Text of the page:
The South African government has been asked to have a rethink on its decision to pull out from the International Criminal Court.
In a statement issued by the president of the Assembly of States Parties to the Rome Statute, Sidiki Kaba, the international organization described South Africa’s decision as demoralizing and unfortunate.
Kaba regretted that the decision will not only infuriate many but will also hang the continuity of other African States in ICC by the thread.
Pleading further, Kaba called on South Africa and Burundi to help intensify justice by backtracking their decisions.
“Although withdrawing from a treaty is a sovereign act, I regret these decisions and invite South Africa and Burundi to reconsider their positions. I urge them to work together with other states in the fight against impunity, which often causes massive violations of human rights,” the president of the Assembly of States Parties to the Rome Statute said.
On Thursday, October 21, with no public announcement or consultation, South Africa informed the United Nations (UN) that it will back off from the ICC. The state’s decision came just a few days after Burundi announced its withdrawal from the criminal court.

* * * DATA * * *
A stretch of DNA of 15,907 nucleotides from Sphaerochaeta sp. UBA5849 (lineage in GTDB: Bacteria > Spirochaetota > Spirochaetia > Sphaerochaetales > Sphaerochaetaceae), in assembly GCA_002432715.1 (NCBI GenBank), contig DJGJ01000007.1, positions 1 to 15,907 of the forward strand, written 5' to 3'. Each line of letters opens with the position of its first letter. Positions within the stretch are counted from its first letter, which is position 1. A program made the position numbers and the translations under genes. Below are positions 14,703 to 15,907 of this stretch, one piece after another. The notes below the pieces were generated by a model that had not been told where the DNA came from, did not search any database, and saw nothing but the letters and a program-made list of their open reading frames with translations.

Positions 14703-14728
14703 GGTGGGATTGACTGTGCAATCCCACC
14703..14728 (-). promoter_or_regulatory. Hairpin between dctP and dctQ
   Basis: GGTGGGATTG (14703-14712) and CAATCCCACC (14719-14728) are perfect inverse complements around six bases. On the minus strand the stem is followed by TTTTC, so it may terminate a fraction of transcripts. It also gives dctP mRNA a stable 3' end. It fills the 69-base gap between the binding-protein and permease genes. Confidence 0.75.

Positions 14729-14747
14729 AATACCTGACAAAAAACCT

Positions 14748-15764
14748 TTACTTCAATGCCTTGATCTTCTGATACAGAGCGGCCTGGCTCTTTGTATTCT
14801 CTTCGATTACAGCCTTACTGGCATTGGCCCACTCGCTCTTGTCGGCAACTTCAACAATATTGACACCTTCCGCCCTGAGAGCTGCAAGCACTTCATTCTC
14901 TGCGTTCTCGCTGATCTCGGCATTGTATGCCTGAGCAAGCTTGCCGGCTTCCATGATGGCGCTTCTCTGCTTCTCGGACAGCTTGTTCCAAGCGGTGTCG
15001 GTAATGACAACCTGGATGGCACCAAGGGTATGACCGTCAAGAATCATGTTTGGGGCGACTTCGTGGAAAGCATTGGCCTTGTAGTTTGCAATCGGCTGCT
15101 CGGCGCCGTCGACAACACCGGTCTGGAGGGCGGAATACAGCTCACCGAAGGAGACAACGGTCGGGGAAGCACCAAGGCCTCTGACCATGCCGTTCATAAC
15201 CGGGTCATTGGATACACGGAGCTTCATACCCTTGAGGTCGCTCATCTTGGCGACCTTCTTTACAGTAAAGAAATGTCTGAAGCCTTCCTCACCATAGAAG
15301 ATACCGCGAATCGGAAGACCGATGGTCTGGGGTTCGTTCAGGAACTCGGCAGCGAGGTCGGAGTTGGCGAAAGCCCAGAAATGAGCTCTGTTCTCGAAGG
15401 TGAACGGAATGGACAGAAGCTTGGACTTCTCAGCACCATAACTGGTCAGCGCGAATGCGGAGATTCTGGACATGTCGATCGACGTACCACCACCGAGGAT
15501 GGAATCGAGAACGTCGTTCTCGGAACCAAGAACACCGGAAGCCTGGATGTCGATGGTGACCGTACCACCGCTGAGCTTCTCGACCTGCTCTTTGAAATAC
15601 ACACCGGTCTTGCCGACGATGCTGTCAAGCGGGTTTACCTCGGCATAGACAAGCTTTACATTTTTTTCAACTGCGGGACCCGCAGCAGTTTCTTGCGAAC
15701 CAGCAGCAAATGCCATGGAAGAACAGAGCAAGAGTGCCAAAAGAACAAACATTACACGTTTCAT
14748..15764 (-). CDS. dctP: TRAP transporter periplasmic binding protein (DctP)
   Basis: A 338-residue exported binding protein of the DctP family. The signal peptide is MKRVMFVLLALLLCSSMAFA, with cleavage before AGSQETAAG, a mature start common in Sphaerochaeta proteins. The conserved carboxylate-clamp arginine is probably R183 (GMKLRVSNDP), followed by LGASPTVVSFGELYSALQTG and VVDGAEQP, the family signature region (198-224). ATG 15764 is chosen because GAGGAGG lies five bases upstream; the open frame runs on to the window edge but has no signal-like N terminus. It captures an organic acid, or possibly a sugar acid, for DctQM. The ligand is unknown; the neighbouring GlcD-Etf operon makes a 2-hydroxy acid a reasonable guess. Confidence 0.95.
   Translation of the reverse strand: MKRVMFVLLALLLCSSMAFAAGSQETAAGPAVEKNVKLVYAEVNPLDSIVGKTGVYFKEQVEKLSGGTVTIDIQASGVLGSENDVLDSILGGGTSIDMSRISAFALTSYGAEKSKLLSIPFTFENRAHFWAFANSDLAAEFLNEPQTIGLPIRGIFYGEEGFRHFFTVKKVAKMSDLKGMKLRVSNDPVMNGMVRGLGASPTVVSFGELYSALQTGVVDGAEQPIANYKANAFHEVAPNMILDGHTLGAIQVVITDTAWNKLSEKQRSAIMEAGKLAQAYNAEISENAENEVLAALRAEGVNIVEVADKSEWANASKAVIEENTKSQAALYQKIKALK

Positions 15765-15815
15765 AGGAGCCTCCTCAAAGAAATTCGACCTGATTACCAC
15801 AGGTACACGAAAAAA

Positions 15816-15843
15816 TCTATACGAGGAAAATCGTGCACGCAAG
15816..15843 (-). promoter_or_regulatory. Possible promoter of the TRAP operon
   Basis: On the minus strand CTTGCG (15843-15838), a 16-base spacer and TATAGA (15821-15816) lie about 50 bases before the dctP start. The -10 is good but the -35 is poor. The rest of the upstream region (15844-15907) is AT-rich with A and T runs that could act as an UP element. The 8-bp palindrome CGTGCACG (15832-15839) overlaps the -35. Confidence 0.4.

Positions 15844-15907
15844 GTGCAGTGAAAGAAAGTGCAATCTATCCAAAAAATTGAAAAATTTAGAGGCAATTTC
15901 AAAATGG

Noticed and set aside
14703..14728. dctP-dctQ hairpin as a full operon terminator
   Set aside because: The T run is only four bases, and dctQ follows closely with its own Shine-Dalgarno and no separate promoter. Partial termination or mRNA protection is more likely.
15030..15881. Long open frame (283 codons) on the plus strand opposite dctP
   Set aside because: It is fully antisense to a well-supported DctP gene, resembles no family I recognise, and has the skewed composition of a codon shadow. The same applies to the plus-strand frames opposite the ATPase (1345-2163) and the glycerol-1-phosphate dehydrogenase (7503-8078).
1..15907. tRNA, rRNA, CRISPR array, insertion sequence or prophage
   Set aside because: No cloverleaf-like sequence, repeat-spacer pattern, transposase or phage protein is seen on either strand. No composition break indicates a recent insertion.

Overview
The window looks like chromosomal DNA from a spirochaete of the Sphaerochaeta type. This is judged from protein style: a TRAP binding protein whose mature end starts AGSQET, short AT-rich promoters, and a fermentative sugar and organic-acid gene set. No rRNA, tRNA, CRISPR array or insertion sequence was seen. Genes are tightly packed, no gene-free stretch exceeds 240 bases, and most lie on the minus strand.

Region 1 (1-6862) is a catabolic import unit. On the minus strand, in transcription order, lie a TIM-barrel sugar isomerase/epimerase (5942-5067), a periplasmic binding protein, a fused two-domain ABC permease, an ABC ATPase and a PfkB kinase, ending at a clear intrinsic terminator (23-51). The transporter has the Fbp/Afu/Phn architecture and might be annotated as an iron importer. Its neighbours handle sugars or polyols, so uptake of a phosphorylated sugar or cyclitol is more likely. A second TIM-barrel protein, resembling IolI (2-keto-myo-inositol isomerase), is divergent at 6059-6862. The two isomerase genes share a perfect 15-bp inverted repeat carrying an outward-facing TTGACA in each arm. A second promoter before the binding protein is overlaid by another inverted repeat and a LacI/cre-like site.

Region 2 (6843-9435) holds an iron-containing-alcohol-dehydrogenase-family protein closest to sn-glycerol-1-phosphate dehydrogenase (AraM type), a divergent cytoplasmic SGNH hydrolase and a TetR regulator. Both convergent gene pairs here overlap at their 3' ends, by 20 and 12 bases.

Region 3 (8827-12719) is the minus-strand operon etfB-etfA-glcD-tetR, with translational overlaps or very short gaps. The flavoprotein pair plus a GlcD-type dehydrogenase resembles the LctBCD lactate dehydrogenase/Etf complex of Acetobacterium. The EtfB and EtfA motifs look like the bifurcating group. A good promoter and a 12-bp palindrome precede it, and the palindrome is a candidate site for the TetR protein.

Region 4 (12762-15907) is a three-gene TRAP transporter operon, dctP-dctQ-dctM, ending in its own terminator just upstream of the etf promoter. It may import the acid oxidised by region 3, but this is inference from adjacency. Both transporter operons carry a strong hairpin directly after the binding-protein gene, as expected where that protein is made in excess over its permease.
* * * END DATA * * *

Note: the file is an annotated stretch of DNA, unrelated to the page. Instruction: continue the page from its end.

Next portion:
On Friday 22, Justice Minister Michael Masutha announced government’s unilateral decision to pull out from the criminal court. The Zuma-led government claimed its membership in ICC is in conflict with its obligations to the African Union to grant immunity to its heads of states.
As expected, the decision didn’t go down well with many South Africans, especially opposition groups. The DA described the move as a betrayal of South Africa’s commitment to a human-rights based foreign policy while the EFF reminded the Zuma-led government that South Africa is not their private shop, and should not be treated as such.
Across the globe, many people expressed shock with the move. To them, South Africa ought to be at the vanguard of efforts to deliver justice to victims of war crimes and genocide, in relation to the human rights-based foreign policy, and as supported by the late Nelson Mandela.
Others accused the ruling ANC of masterminding the decision because they do not care about human rights.